By Peter Maguire
By Charles Lam
By Charles Lam
By Andrew Galvin
By R. Scott Moxley
By Gustavo Arellano
By R. Scott Moxley
By R. Scott Moxley
Photo by Dave SmithI was on my way to Vegaslast weekend—the city, not the club—and the drive was three hours of beautiful stillness, of doing nothing but listening to JoanJettand daydreaming and getting a rich, left-arm trucker's tan through those perfect little crests and passes you always forget about because you always think the desert's flat.
And then I made my first mistake: I turned off "Crimson andClover"and turned on the radio.
I tried to listen, for irony's sake, to "Proud toBeanAmerican"intercut with a solemn terroristy speech by GeorgeW.Bush(Terror! Terror! Fear! Terror!). I tried for at least a minute and a half. And then I made my second mistake: I hit the Nevada state line. I spent the next 50 miles in traffic misery, and I'd already lost my Joan Jett high, and Nevada drivers put Jersey to shame, and I was surrounded by patriotic Hummers,their high-flying American flags disgracefully faded and shredded by the wind, and why the hell had I agreed to drive to Vegas again?
Oh, that's right. The junket.
A high-flying weekend, a weekend away from the all-consuming (and ferociously dull) question of who will fill DickAckerman'sseat when Dick Ackerman fills ChrisCox'sseat when Chris Cox is finally appointed to something (the SEC)after all those years they said they were going to make him a judge but somehow never, ever did.
I just hoped there would be hookers.
When I finally hit downtown—I'd be staying at ThePlaza,not theStrip—I called my contact. Did I want to walk around downtown first, or go get something to eat? Well, what I really wanted was to check into my room and have a shower, because I was sweaty and, for a change, I smelled.
"Oh, Kelleydidn't tell you?" my contact asked me.
No . . . ?
"Vegas is totally sold out this weekend. So you're going to stay in my room, and I'm going to stay . . . somewhere else."
My high-flying, all-expenses-paid weekend was getting its start in the room of some guy I didn't know—some guy with a thick Guido accent—who would be staying, oh, somewhereelse.
They don't treat Rivieraeditor KedricFrancisthis way when they send him to theSeychellesand lay him over in Paris,at the GeorgeCinq,in the PresidentialSuite.
Oh, no sir! They don't!
I remained polite: I often am, in person.
And then, when I got to this strange man's room at the Plaza—which is next to the busstation,by the way, and next to the bus station is simply neverthe real estate you want it to be—I saw BarbaraEhrenreich'sNickel&Dimedon the bedside table, and I started to cool right out. Any guy who was reading Ehrenreich's really very funny firsthand account of working as a maid, a waitress and a Wal-Martwage slave, chronicling what it's like to try to live at minimum wage (and she didn't even layer on the added delight of saddling herself with some small children to raise while she did so) while our friendlier GOP types sneer about personal responsibility and then cut education, well, that was a guy who didn't need killing.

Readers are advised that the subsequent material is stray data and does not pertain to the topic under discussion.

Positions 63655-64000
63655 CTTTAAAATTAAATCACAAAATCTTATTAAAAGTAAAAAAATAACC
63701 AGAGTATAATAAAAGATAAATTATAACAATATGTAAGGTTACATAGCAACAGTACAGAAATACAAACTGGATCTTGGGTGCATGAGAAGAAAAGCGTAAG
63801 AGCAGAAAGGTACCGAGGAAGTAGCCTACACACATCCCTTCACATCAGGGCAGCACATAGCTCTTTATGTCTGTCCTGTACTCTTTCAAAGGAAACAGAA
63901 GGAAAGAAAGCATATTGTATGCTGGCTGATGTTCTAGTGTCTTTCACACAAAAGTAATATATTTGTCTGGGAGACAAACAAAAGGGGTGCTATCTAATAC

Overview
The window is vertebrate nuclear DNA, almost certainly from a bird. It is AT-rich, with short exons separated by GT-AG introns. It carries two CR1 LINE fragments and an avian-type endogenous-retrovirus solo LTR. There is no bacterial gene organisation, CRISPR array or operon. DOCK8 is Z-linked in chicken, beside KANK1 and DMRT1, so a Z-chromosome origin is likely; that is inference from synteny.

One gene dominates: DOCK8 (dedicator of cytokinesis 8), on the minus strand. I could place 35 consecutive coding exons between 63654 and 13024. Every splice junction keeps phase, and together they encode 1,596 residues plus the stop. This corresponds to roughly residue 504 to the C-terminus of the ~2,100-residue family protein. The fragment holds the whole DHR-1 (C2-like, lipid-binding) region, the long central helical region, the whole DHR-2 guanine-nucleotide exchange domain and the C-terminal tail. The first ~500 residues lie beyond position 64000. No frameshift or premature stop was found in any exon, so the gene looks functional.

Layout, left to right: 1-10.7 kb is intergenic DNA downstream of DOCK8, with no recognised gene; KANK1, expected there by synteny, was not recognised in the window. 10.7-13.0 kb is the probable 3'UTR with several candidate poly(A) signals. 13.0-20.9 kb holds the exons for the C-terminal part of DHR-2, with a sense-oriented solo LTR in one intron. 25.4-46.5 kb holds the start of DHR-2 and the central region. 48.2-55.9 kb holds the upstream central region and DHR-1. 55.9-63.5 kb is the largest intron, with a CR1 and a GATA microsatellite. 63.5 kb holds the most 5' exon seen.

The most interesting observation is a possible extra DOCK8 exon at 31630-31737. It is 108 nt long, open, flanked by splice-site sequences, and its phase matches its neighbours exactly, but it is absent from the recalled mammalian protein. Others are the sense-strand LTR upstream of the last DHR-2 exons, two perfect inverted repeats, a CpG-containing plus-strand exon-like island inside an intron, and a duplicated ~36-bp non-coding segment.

PaulDevitt,the owner of the BeautyBarchain of chic little spots that had just opened a third outpost in Vegas, was my host, and he wasn't a Guido at all. (Nor, according to the cocktail napkin he later stuck in my purse, was he gay. Let's go to the tape: "Paul Devitt—Not Gay—Straight—Not a Pussy—A Dude!" I'm guessing I must have told him I'd assumed he was gay and then called him a pussy, which, frankly, sounds just exactly like something I'd say.) Also, he had a Beauty Bar hoodie for me, designed by RichieRich(the New York Richie Rich, not the LA Richie Rich, and I think somebody should sue!), that was shockingly ugly, but a bribe's a bribe. I just needed a shower, and we could go get some dinner . . . aw, fuck it. Give me two minutes to change, and let's go get a drink.
And that's what we did for the next seven hours, he showing me downtown and FremontStreetand telling me it had "soul," if by "soul" you mean "homeless people and crack" and I explaining the reason people come to Vegas (or, as we like to call it, "OC East") is to get away from soul and revel in the shiny hard plastic of the Disneylicious Millennium instead. Didn't he read that KurtAndersennovel TurnoftheCentury,which explained in great detail over hundreds and hundreds of pages about Vegas' role as the postmodern city and modern-day Babel?No? Well, it wasn't very good.
Over dinner at Binion's—a sky-high steakhouse with sparkling crystal and lush petite filets mignon atop a seedy casino that made Reno look smart—we namedropped horrifically (he: Viggo,JohnDoe,ElVezand Exene;I: Viggo,JohnDoeand MarilynManson)and gossiped about mutual friends (in another state! With a guy I'd never met!), and talked about unions and the good old days of the Meatpacking District in New York City—it seems Hogs&Heifers,the basis for the odious CoyoteUgly,is opening a downtown outpost near Fremont Street too. Yeah, I've clogged on that bar. You know, topless. What can I say? I was young, and without a top!